Car-Free Sunday Celebrations
A growing number of cities throughout North and South America close certain streets on Sundays for the enjoyment of families and residents on bikes or on foot. The Colombian capital of Bogotá pioneered the idea, and today it’s spread from Latin America to a growing list of North American cities, including Atlanta, Madison, Los Angeles, Vancouver, Cleveland, Chicago, Tucson and El Paso. Traffic-clogged avenues are temporarily transformed into a rolling street fair, with food vendors, dancing and games for the kids. In Bogotá, as many as two million people turn out for the weekly festivities.
(left) Closing streets on Sunday is just part of Bogotá’s ambitious plans to encourage cycling. The city also created the largest network of bikeways South America and built a 27-mile urban greenway. Photo: Bogotá Bike Tours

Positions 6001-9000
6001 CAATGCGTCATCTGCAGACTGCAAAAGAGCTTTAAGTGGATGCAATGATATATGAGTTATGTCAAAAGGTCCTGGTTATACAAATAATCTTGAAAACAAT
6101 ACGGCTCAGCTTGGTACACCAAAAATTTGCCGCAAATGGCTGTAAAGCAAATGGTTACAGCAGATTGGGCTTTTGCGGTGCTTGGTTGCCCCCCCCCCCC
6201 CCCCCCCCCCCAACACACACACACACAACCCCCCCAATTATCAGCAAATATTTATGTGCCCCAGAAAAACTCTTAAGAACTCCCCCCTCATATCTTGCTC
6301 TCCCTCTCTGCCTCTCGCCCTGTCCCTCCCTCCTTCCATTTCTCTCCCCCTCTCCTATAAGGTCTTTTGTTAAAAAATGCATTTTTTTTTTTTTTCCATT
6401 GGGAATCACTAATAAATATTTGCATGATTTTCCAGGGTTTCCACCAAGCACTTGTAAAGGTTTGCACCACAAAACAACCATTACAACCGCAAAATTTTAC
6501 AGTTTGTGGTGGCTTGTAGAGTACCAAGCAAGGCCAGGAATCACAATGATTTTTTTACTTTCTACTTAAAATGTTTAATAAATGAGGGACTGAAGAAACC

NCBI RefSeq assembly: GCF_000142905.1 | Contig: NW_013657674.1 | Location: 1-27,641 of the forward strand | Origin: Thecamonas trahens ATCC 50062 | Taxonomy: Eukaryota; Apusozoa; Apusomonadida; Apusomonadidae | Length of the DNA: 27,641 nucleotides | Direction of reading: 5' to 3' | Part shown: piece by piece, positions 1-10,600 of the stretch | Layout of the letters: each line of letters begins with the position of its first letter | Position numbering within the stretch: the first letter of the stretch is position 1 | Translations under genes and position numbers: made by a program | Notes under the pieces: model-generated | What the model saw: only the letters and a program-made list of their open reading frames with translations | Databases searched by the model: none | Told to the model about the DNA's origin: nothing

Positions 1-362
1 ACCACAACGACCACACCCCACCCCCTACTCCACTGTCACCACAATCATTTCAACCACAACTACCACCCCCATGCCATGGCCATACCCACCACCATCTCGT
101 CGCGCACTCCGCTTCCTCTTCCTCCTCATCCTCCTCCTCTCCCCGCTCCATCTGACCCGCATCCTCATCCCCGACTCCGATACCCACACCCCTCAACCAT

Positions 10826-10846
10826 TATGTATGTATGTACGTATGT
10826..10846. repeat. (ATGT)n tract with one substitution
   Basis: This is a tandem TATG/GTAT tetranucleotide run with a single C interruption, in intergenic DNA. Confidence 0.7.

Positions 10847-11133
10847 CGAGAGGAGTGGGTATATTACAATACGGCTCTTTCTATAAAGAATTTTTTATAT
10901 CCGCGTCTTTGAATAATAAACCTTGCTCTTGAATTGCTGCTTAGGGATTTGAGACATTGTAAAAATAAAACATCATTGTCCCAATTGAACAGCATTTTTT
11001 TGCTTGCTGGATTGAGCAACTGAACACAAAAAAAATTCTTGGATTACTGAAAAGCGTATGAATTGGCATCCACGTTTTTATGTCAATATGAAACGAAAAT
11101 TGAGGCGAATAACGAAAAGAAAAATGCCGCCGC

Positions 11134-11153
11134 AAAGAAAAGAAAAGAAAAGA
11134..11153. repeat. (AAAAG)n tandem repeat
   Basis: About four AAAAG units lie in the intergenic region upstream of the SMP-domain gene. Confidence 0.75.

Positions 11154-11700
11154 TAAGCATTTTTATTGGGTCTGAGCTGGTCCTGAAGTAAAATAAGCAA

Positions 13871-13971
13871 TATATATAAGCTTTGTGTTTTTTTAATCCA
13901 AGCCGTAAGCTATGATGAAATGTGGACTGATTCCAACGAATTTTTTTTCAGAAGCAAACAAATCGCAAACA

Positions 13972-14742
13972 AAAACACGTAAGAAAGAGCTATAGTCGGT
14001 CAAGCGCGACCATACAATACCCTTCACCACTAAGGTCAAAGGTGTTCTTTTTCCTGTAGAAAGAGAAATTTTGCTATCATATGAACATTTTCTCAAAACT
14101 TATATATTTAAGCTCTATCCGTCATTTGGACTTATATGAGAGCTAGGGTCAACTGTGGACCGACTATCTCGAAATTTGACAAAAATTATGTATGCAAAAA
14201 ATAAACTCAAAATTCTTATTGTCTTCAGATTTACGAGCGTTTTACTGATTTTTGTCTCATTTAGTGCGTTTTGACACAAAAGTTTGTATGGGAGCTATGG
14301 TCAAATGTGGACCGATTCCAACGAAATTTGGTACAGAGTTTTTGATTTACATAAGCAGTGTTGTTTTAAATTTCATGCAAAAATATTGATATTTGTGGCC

A new way to see the city
Close to 100,000 Angelenos turned out for the inaugural ‘CicLAvia’ in 2010 to pedal through miles of streets closed to cars in downtown Los Angeles. The event drew many families, even young children who rode in trailers or tag-alongs hitched to their parents’ bikes. Participants made frequent stops to enjoy entertainment, food stands and bicycle information booths along the routes. Experiencing city streets at a leisurely pace without the presence of car traffic is a delightful, eye-opening experience that fosters civic pride.
(right) Los Angeles' ‘CicLAvia’ Photo: Gary Leonard